From Zero to Hero — run parse-server on Google Cloud Platform Part 1— Run parse-server and MongoDB locally with docker-compose

This blog post is part 1 of a series of blogs on how to run parse-server on GCP container engine. Before you start reading this blog please refer to part 0 of the series which is the introduction part.

In this part i will show how you can run parse-server + MongoDB containers on your local machine via docker compose. If you already familiar with Docker or parse-server please feel free to skip the theoretical parts.

Docker and Docker Compose (Theoretical)

We will use docker and specifically we will use docker compose to run the app on our local machine. Docker is the most popular software container platform and allow developers to run their apps and solutions in a “production like environment”. Docker works with containers each container contain all the things that you need to run your software and unlike vm’s are not tight to full operating system.

The basic steps to containerized your app are:

  1. Create a Dockerfile — Dockerfile contain dependencies, volumes, Working directories and commands that needs to be executed by docker tool in build time.
  2. Docker build — the build command will access your Dockerfile and will start to run the commands in it line by line so the order of the commands inside the Dockerfile are important. The result will be a docker image that will contain all the code, settings and resources which are required to run your app
  3. Docker run — the docker run command will check for the image that you want to run, create a container from that image and finally run it.

Dockerhub

With docker you can run multiple containers that can talk (linked) with each other (somebody said “microservices”?) and thanks to one of the biggest ecosystem in the software world, usually you don’t even need to build such images on your own, you can just download them (pull them) from dockerhub which is a registry (or repository) with hundreds of thousands of docker images ready to use. So, before you create an image on your own go and check there if this image is already exist.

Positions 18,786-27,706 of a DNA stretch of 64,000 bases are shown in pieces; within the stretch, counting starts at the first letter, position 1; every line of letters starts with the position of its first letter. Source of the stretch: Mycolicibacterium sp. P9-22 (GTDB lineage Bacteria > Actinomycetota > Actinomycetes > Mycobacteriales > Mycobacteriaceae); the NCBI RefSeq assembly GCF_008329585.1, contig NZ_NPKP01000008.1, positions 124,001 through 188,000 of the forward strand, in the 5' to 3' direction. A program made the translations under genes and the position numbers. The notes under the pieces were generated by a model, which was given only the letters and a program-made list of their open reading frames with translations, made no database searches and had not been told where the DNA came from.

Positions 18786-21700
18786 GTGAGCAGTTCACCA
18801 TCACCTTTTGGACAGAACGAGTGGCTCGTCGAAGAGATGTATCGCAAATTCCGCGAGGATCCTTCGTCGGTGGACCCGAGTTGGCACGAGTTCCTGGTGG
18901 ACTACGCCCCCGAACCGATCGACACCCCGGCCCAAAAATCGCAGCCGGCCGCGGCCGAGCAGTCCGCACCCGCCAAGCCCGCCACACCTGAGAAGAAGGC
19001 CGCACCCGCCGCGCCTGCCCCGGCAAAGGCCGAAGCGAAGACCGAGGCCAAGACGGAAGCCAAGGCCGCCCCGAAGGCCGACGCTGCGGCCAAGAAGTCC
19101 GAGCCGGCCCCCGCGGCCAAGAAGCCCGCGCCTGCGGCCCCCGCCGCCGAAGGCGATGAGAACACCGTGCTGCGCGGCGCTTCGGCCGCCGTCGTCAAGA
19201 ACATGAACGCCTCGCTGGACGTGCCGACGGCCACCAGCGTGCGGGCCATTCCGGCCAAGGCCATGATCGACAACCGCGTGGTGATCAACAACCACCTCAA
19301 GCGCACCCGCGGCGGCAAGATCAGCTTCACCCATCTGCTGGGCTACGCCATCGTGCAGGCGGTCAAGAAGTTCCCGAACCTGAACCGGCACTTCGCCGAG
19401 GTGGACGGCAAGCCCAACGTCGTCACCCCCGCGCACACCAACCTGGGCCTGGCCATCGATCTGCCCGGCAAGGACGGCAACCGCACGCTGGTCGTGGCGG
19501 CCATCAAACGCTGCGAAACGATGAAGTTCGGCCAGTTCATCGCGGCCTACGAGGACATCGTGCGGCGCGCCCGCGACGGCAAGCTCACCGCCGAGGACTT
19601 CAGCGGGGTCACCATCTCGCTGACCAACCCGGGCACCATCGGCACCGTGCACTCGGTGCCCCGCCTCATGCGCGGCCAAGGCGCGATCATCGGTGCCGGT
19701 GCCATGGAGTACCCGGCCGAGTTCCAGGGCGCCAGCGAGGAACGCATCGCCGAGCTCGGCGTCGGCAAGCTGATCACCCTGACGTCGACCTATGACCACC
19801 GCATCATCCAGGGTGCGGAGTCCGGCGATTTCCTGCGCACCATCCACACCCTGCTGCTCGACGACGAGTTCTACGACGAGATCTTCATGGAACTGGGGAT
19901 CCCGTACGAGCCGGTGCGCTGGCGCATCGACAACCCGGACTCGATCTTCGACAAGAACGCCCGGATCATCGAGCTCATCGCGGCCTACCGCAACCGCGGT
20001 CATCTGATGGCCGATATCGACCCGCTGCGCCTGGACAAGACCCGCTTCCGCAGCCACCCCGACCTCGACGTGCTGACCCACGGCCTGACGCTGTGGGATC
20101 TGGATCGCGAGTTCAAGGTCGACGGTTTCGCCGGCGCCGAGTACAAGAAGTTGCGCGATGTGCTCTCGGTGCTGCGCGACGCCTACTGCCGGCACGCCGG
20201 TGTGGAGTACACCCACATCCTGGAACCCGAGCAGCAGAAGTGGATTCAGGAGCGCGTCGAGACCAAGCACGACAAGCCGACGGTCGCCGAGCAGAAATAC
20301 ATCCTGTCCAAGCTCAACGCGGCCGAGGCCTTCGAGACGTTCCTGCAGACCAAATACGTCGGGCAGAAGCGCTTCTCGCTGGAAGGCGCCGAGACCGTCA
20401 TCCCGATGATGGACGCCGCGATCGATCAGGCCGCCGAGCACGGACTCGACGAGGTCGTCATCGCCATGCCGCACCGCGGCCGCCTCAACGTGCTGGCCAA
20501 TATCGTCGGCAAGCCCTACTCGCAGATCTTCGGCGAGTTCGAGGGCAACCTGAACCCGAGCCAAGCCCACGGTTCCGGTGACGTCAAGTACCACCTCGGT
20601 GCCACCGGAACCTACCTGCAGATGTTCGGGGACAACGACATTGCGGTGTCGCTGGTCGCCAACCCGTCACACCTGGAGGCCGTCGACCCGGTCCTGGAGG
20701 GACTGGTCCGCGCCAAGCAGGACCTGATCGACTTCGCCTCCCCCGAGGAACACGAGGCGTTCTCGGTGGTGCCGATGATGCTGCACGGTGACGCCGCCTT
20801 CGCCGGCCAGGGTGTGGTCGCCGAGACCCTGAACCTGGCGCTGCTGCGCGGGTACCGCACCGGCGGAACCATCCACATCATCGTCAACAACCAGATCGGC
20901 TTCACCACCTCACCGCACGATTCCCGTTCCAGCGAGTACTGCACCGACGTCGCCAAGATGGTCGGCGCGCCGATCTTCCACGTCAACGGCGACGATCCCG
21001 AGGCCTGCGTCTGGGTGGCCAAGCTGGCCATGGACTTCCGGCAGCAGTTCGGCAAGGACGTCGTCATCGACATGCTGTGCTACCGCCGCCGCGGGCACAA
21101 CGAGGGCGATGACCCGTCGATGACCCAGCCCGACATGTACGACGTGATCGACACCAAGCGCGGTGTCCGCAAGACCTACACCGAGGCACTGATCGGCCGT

Docker Compose

Docker Compose is a tool which allows you to build and run multiple containerized docker application in one command. In order to use this tool you first need to create some yml file which contains all the images that you want to run, their configurations and the relationships between them. In our case we will use docker-compose that will contain two images:

  1. parse-server image that we will build on our own
  2. MongoDB image which will be the persistence of our app. This image will be pulled from dockerhub.

The parse-server image will be linked to the MongoDB image. By linking those two image together we tell docker that the parse-server container needs to “talk” with the MongoDB container.


parse-server (Theoretical)

parse-server is an open source BaaS (backend as a service) solution that was originally developed by the parse.com team. The aim of parse.com was to let developers focusing on building the client app (either in iOS/Android/Web and more) and their platform will take care the server side (backend) part. parse.com became very fast the most popular platform for building such apps and that’s the reason why they were acquired by Facebook. 
2 years after the acquisition Facebook decided that parse.com services are not part of their strategy and they decided to shut down the service. They notify to all of their hundreds of thousands of customers to migrate their data and either host it on their own or seek for another solution.

The best thing that came out from this story is the parse-server open source. parse.com team decided to open source their solution and name it parse-server. At the beginning they were very involved and provide very good support to customers by helping them to migrate their parse.com apps to parse-server but now they are not active anymore.